As a 35-year-old company with an international customer base, Intuit is widely known as the maker of Quick Books and Turbo Tax, among other software products. Its 50 million customers can access its global contact centers not just for password resets and feature explanations, but for detailed tax interpretation and advice. As you can imagine, this presents a challenge of scale.

Using Amazon Connect, a self-service, cloud-based contact center service, Intuit has been able to provide a seamless call-in experience to Intuit customers from around the globe. When a customer calls in to Amazon Connect, Intuit is able to do a “data dip” through AWS Lambda out to the company’s CRM system (in this case, SalesForce) in order to get more information from the customer. At this point, Intuit can leverage other services like Amazon Lex for national language feedback and then get the customer to the right person who can help. When the call is over, instead of having that important recording of the call locked up in a proprietary system, the audio is moved into an S3 bucket, where Intuit can do some post-call processing. It can also be sent it out to third parties for analysis, or Intuit can use Amazon Transcribe or Amazon Comprehend to get a transcription or sentiment analysis to understand more about what happened during that particular call.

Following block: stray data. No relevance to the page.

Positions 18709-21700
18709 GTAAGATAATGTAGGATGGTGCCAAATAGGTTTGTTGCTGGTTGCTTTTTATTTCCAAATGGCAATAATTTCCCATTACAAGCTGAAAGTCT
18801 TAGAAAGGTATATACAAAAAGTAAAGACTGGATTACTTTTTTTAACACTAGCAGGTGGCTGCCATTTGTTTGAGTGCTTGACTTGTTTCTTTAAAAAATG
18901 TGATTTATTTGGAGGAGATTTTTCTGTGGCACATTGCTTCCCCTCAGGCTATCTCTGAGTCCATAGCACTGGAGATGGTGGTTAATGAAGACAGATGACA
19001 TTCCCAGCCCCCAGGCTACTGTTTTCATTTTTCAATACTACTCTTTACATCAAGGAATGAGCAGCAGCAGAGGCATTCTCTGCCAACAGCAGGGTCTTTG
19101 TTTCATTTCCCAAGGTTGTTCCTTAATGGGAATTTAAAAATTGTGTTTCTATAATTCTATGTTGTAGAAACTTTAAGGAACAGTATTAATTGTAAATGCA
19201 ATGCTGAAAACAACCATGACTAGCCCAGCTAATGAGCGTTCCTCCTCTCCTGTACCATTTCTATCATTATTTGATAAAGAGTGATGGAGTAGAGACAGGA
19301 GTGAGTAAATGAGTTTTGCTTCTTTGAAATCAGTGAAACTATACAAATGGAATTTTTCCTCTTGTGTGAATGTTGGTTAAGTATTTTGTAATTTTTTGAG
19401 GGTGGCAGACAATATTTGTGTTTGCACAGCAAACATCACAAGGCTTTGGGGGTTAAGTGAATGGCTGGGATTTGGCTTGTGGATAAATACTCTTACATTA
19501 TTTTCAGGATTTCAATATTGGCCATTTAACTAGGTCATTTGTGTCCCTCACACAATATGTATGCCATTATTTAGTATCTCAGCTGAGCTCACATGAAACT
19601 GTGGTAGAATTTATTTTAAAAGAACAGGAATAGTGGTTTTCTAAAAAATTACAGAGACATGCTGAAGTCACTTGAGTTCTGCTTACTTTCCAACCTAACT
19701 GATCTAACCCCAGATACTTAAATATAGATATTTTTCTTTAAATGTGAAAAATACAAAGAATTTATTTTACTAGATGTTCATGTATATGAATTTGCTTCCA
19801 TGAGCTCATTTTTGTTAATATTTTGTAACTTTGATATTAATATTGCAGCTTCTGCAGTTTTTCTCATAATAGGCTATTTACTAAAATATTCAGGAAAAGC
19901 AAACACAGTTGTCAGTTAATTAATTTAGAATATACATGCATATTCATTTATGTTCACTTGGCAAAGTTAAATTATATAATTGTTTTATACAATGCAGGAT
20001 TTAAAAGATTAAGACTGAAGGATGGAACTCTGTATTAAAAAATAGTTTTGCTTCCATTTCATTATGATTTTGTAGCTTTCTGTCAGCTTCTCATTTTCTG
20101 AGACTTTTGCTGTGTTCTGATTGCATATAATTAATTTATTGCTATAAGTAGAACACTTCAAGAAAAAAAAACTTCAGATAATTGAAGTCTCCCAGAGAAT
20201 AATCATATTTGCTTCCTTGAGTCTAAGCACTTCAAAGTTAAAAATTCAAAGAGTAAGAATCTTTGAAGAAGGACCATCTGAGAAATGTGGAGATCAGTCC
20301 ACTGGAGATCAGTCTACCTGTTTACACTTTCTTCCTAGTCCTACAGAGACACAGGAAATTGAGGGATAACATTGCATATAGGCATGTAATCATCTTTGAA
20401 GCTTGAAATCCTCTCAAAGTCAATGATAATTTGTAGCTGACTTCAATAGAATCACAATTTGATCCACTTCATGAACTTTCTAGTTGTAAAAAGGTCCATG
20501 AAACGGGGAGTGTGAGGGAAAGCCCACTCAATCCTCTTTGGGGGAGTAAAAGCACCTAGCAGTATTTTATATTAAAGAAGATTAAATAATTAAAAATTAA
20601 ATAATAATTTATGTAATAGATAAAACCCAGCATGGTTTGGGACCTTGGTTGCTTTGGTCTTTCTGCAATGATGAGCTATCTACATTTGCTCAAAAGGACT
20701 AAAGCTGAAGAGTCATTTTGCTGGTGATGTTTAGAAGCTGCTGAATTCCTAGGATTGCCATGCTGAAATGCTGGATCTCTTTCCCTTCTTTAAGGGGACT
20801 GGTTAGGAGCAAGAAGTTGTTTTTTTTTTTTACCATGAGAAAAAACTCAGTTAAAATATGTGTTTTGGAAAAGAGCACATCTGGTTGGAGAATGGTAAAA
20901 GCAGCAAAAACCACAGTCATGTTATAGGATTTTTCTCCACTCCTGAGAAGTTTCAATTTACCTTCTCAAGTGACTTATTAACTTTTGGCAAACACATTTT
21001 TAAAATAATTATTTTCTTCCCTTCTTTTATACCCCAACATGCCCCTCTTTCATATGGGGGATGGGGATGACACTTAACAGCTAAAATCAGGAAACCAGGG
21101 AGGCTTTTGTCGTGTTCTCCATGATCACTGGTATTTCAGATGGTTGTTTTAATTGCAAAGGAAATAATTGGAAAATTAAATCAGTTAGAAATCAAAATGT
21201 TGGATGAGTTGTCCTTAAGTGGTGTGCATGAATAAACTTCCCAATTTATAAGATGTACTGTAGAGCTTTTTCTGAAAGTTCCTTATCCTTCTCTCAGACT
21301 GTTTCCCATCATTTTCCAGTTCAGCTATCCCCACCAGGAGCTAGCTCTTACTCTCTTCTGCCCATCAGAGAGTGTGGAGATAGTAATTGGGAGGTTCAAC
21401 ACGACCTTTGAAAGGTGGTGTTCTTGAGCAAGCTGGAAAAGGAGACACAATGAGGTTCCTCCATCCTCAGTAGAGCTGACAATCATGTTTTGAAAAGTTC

Watch the video below to understand the reasons why Intuit decided on this set of AWS services (hint: it has to do with the ability to experiment with speed and scale but without the cost overhead).

*Check out more This Is My Architecture video series.

About the author

Annik StahlAnnik Stahl is a Senior Program Manager in AWS, specializing in blog and magazine content as well as customer ratings and satisfaction. Having been the face of Microsoft Office for 10 years as the Crabby Office Lady columnist, she loves getting to know her customers and wants to hear from you.